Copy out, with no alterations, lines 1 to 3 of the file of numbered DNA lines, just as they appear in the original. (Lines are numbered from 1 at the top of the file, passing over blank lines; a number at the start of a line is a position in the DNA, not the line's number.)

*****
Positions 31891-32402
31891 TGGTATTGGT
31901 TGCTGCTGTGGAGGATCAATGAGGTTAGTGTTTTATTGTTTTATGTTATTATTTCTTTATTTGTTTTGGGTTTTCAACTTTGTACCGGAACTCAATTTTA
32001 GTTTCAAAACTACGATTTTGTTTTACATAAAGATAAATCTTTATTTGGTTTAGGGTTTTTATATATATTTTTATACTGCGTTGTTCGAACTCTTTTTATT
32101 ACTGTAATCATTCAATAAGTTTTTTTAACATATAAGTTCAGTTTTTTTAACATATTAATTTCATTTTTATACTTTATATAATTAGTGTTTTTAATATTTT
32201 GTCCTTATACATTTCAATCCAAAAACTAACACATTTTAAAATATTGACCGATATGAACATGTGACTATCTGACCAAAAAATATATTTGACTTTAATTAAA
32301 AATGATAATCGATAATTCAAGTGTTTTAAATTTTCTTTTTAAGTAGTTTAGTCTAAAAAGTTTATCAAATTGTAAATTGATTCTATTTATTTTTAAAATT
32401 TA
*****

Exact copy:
Positions 31891-32402
31891 TGGTATTGGT
31901 TGCTGCTGTGGAGGATCAATGAGGTTAGTGTTTTATTGTTTTATGTTATTATTTCTTTATTTGTTTTGGGTTTTCAACTTTGTACCGGAACTCAATTTTA